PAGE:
Health System Affiliation and Characteristics of Inpatient Stays at Rural and Metropolitan Hospitals
HCUP Statistical Brief 265
A shift from traditional fee-for-service-based to value-based payments has incentivized hospitals and health systems to integrate, allowing them to better respond to new healthcare delivery and payment models. Understanding the landscape, characteristics, and outcomes of inpatient stays across the U.S. in health system-affiliated versus unaffiliated hospitals in urban and rural areas is important as health system affiliation continues to become more common.
Health System Affiliation and Characteristics of Inpatient Stays at Rural and Metropolitan Hospitals, a statistical brief from the Healthcare Cost and Utilization Project presents statistics on inpatient stays at rural and metropolitan hospitals affiliated and unaffiliated with health systems.
- A total of 70.9 percent of hospitals, representing 92.3 percent of inpatient stays across 47 States and the District of Columbia, were affiliated with a health system in 2016.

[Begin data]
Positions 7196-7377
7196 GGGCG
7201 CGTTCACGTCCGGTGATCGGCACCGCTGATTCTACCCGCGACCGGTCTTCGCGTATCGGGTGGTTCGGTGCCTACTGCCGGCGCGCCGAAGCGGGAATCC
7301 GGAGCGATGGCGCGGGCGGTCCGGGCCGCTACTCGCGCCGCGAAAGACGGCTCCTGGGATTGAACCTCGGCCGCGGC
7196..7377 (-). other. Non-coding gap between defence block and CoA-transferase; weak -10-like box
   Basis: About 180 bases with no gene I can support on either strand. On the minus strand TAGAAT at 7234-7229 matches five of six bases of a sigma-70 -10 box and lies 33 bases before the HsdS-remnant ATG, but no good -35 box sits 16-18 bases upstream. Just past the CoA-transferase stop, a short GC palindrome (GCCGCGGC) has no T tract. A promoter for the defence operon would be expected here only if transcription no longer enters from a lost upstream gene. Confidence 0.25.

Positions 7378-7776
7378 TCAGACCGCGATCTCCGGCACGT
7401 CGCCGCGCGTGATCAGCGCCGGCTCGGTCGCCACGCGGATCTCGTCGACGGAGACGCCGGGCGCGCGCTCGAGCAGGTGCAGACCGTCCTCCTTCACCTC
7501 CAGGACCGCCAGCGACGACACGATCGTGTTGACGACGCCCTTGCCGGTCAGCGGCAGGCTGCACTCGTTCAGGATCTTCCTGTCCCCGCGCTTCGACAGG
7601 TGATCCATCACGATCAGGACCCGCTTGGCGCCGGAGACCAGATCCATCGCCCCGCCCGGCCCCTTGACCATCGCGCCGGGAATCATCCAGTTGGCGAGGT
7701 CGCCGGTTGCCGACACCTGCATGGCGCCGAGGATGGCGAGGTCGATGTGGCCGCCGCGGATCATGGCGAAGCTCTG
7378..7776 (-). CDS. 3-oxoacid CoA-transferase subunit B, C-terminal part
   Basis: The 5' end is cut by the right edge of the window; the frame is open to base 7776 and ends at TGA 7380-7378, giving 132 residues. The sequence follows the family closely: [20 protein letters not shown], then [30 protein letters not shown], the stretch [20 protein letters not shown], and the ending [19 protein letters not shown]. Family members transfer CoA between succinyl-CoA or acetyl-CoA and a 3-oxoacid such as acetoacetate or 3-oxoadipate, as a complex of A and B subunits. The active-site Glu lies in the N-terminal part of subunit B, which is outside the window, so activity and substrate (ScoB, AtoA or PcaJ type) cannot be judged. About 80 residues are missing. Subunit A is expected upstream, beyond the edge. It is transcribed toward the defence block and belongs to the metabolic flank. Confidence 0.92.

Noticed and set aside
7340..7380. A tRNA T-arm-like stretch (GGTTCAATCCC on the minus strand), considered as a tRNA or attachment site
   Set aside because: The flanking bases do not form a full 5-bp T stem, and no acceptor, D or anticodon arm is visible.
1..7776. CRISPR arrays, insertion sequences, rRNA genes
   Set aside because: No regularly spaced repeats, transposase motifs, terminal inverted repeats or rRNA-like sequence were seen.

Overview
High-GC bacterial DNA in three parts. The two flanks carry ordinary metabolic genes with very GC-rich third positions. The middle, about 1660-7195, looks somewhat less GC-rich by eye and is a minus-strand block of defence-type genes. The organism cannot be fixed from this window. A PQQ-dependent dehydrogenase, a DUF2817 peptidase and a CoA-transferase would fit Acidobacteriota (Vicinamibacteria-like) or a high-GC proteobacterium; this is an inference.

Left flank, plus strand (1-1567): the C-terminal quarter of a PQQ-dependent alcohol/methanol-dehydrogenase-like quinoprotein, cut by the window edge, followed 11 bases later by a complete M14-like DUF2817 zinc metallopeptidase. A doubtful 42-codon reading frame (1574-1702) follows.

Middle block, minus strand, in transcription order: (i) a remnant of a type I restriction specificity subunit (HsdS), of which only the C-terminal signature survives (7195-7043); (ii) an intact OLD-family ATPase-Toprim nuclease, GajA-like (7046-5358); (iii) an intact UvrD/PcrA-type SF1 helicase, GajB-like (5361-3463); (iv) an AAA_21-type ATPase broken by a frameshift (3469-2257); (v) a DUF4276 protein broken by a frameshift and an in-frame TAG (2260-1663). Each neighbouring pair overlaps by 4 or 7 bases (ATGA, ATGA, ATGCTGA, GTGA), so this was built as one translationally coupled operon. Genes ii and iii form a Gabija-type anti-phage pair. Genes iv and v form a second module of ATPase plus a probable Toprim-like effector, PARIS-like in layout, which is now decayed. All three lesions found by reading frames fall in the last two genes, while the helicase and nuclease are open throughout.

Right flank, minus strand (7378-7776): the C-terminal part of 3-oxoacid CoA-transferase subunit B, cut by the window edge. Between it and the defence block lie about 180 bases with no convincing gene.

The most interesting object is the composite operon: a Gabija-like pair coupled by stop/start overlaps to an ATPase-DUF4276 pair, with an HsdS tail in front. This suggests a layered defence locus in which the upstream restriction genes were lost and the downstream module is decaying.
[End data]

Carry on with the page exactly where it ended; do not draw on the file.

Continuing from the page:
- Health system affiliation was higher for hospitalizations in metropolitan areas (85.2 percent of hospitals and 94.8 percent of stays) than in rural areas (50.4 percent of hospitals and 66.6 percent of stays). Chronic conditions overall: more than threefold variation from 323.6 to 1,148.4 per 100,000 population
- Nearly one in five inpatient stays in 2016 (18.0 percent) was at a hospital that was part of one of seven health systems. These seven health systems each included 50 or more general acute care hospitals.
- Inpatient costs were higher at metro than at rural hospitals. However, the average cost per stay was similar at system-affiliated and unaffiliated rural ($8,800 and $8,900) and metro ($11,600 and $11,300) hospitals. CHF: more than threefold variation from 140.4 to 445.6 per 100,000 population
- Surgical stays constituted a greater percentage of stays at health system-affiliated than at unaffiliated hospitals (20.9 vs. 14.4 percent).
- Nearly 1 in 3 stays at unaffiliated metro hospitals were expected to be paid by Medicaid, compared with 21-22 percent of stays at system-affiliated metro and system-affiliated and unaffiliated rural hospitals. At rural hospitals, the expected payer distribution was similar across affiliated and unaffiliated hospitals. The highest rates were primarily located in large portions of States throughout the South and in select areas of States in the East. However, some of these same States had other areas with relatively low rates of potentially preventable inpatient stays.